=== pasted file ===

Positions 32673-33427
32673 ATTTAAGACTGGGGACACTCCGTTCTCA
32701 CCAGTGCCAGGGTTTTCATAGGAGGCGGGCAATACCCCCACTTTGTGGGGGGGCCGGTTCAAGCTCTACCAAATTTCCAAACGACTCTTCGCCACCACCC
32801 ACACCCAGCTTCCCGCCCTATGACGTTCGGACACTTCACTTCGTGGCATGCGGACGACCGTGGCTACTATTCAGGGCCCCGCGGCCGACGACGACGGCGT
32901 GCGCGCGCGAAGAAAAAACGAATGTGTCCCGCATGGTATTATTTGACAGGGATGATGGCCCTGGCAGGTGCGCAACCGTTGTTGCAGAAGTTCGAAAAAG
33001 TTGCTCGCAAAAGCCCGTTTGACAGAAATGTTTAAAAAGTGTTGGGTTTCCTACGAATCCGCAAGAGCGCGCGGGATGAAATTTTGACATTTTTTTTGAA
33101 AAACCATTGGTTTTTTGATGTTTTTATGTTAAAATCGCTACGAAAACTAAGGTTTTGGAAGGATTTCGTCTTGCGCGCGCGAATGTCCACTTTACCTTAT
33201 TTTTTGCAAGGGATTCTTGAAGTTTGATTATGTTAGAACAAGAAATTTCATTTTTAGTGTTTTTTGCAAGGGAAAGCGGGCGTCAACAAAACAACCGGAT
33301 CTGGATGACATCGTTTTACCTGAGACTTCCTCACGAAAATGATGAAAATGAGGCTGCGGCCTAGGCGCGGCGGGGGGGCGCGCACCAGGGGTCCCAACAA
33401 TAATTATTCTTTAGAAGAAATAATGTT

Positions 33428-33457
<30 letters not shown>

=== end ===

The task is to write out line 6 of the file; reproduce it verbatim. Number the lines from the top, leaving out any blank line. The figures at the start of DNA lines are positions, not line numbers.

33001 TTGCTCGCAAAAGCCCGTTTGACAGAAATGTTTAAAAAGTGTTGGGTTTCCTACGAATCCGCAAGAGCGCGCGGGATGAAATTTTGACATTTTTTTTGAA